Helmets are really a judgment call, say Ostendorf and McVay. Helmet hair will never be in, but the statistics don’t lie: Helmet use is estimated to reduce head injury risk by 85 percent, according to the Insurance Institute for Highway Safety. Ostendorf says she doesn’t mind wearing her beat-up old red helmet because it’s become a trademark. “You look less ridiculous than you think you do … people recognize me on the road all the time.”  

Know some bike laws.

In Cincinnati, a bicycle is defined as a vehicle under law and is subject to a number of common automobile rules and a separate set of biking rules — they’re especially nifty to know if you’re confronted by a grumpy driver. A few of the big ones to boost your bike IQ:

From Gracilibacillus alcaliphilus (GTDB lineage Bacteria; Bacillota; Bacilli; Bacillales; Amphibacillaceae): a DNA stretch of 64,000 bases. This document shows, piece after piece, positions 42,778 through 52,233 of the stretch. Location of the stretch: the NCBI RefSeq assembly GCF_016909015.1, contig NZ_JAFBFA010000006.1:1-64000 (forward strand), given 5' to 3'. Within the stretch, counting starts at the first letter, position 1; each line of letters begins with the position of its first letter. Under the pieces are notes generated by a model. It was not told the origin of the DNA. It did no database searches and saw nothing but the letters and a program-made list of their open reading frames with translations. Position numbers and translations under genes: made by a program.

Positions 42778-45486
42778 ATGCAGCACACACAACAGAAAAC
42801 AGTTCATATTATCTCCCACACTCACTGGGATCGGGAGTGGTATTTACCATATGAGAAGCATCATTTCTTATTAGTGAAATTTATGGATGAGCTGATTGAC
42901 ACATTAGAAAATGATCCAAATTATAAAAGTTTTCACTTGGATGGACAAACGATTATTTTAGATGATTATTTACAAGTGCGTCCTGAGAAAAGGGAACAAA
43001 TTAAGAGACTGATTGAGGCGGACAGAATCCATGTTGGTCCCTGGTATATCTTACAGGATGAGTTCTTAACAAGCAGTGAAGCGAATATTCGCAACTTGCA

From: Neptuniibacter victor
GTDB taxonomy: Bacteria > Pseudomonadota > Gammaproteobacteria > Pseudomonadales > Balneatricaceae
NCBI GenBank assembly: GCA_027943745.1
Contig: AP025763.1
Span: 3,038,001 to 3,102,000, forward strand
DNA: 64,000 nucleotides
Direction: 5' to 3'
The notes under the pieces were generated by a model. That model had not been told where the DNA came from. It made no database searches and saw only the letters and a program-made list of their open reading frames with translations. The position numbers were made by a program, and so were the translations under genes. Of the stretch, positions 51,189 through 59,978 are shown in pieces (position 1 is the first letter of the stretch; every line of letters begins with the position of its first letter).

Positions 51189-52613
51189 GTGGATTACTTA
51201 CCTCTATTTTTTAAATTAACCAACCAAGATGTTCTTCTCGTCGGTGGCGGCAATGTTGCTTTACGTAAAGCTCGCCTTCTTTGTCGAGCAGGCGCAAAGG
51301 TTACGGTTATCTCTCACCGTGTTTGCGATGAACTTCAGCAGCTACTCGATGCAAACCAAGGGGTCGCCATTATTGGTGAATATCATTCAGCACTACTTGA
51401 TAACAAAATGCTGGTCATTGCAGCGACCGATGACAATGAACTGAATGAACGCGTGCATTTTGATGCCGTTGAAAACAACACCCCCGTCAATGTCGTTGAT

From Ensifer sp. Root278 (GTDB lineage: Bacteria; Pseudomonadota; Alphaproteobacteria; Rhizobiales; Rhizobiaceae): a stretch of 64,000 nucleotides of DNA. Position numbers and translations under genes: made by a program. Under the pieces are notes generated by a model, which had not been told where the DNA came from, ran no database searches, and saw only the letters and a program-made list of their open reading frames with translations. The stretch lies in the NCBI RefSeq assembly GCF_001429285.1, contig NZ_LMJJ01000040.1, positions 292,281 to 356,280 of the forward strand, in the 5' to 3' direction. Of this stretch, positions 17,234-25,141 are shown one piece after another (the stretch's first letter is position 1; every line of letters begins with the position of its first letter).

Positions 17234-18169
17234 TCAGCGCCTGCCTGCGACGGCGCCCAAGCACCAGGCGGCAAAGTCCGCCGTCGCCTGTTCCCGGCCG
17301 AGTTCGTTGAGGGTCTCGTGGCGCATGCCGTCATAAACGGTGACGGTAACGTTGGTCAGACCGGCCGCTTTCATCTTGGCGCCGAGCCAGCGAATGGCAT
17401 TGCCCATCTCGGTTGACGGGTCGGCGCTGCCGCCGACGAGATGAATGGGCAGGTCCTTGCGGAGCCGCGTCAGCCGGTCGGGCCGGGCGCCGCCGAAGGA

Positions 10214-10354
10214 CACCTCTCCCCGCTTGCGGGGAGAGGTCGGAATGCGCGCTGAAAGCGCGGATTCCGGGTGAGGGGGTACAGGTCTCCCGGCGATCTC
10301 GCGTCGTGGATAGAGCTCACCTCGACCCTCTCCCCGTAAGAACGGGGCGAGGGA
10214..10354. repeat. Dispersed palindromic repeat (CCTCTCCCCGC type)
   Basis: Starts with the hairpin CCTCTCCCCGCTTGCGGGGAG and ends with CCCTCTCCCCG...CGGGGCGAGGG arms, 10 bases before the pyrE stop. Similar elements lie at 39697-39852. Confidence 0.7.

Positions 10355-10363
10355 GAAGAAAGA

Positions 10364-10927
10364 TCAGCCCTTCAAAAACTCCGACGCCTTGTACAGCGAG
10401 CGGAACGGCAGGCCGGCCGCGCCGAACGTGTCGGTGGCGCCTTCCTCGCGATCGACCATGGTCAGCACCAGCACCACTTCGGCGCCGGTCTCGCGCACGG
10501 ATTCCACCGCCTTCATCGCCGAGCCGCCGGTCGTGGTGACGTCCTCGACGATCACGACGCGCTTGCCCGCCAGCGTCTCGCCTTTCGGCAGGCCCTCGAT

• Bike law states it’s technically only legal for cyclists 15 years old or younger to ride on the sidewalk, unless it’s specifically designated a “shared path” for cyclists and pedestrians. 

• Cyclists must obey the same traffic laws as drivers and ride in the same direction of traffic flow. That means respecting stop signs and traffic lights. 

• Bikers are required to use lights when riding at night, and reflectors don’t count: Ostendorf recommends a flashing LED light, available at most bike stores. 

The city’s Department of Transportation created a Pocket Guide to Cincinnati Bike Laws anyone can view online or pick up at MOBO Bicycle Coop in Northside. Grab one for quick reference.   

Be on the defense.